Issues in the Construction of a Cost-Effectiveness Analysis

Cost-effectiveness analyses require decisions about which costs to include, which if any financial gains should be counted as offsetting costs, whether to include benefits beyond the effects of the intervention on health, and whether all health gains should be valued alike. None of those decisions, in our view, is exclusively a technical issue, and CEA results reflect the analysts' ethical judgments on those issues.

Evaluation of Benefits

Evaluating health benefits within a CEA involves several issues. This chapter assumes that some version of a quality-adjusted life year (QALY) is used to combine the two main benefits of health care—(a) protecting or improving health or health-related quality of life and (b) preserving life. Disability-adjusted life years (DALYs) are a variant of QALYs in that they measure the losses from disability or premature death; a CEA will determine which interventions will maximize QALYs or minimize DALYs. Calculating QALYs requires a metric evaluating the effect of different states of limitations in function on health-related quality of life, such as the Health Utilities Index (Horsman and others 2003). The Disease Control Priorities Project uses the health state valuations or disability weights of the World Health Organization (WHO). The relative value of any particular health state, typically on a scale in which "0" represents death and "1" represents full, undiminished function (or health) is generally determined by soliciting a group of individuals' preferences for life in that state using standard gambles, time tradeoffs, visual analog scales, or person tradeoffs. In all these methods, a common issue is whose preferences to use for valuing health states. The main debate has been whether to use a randomly selected group of citizens or to use people who have the particular disability or limitation in function being evaluated.

This issue matters because a number of studies have shown that persons without disabilities generally evaluate the quality of life with a particular disability as significantly worse than do persons who have that same disability (Menzel and others 2002). If the preferences of persons without disabilities are used, their lower evaluation of quality of life with various disabilities will mean that fewer QALYs will be produced by lifesaving interventions for persons with disabilities than if the preferences of persons with disabilities had been used. However, if we use the preferences of persons with disabilities, then both prevention and rehabilitation will receive less value than if the preferences of persons without disabilities had been used.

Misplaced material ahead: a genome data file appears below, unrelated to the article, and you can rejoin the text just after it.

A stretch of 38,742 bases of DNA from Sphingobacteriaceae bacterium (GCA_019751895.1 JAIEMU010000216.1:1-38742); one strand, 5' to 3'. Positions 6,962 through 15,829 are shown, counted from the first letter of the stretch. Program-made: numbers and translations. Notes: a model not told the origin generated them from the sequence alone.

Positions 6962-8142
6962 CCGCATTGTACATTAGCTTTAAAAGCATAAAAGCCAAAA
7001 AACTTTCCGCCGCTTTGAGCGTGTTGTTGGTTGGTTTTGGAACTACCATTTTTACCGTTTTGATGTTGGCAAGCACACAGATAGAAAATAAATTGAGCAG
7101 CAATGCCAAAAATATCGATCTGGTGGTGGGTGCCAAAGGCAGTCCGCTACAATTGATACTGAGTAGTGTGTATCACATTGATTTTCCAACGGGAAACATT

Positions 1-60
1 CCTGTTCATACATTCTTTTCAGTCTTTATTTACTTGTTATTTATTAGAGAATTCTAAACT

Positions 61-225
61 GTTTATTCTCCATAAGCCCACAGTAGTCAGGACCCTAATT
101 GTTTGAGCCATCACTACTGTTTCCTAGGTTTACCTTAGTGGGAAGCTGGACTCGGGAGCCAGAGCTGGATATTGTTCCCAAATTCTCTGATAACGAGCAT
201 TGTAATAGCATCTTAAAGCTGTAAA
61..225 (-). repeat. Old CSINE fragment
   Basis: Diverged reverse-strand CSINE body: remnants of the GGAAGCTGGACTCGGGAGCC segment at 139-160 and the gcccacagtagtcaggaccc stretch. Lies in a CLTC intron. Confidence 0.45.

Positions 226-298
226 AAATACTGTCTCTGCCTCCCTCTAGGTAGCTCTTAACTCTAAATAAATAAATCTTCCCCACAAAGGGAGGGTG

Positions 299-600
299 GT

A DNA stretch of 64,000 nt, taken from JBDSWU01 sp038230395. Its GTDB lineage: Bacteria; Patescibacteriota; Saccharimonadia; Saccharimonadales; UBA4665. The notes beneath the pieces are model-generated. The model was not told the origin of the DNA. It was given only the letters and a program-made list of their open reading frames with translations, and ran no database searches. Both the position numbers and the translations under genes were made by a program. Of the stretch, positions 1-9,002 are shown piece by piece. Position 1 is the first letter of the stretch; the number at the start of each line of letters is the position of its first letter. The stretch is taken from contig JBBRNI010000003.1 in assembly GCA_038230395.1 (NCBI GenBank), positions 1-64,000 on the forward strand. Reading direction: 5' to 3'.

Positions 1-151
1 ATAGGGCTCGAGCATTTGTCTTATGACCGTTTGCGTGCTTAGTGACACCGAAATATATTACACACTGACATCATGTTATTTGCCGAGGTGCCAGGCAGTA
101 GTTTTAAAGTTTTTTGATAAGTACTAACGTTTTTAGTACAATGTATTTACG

This difference in evaluations in part results from ignorance, prejudice, and stereotypes on the part of persons without disabilities about what it is like to live with various disabilities. The difference results as well from the process of adaptation to disability in which disabled persons adjust by learning new skills, cope by adjusting their expectations to their new circumstances, and accommodate by substituting new aims and activities for ones made difficult or impossible by their disabilities (Solomon and Murray 2002). They thus adopt a new valuational perspective for making health and quality-of-life evaluations. Because the adoption of this new perspective resulted from a disability, it will represent a set of values for making choices that reflects a restricted set of abilities. Nevertheless, neither the nondisabled perspective nor the adapted disabled perspective is mistaken; they are only different (Brock 1995). These differences create controversy in the literature over which perspective is correct for cost-effectiveness evaluations in health care.

A second issue is whether, in evaluating interventions that preserve or extend life, we should use life years saved (as QALYs do) or lives saved. Certainly individuals offered two interventions that would preserve their lives for different lengths of time would prefer, all other things being equal, the alternative with the longer period of survival. Moreover, when the differences are extreme—for example, extending group A's lives by a week or extending an equally numerous group B's lives by 10 years—virtually everyone would judge this difference to support giving priority to group B. This fact suggests that even the proponent of counting lives saved should require that the lives saved for a shorter period of time must still be saved for a significant period of time; what is significant will depend in part on the duration of lives saved by the alternative with which it is being compared. Some empirical studies indicate that ordinary people tend not to give much weight to differences in the duration of health benefits to different groups of persons when prioritizing between them, as long as the lesser duration benefits are viewed as significant; this attitude suggests that they favor lives saved over life years saved (Nord and others 1996). The life years saved versus lives saved controversy remains unsettled.

Should Life Years Be Age Weighted?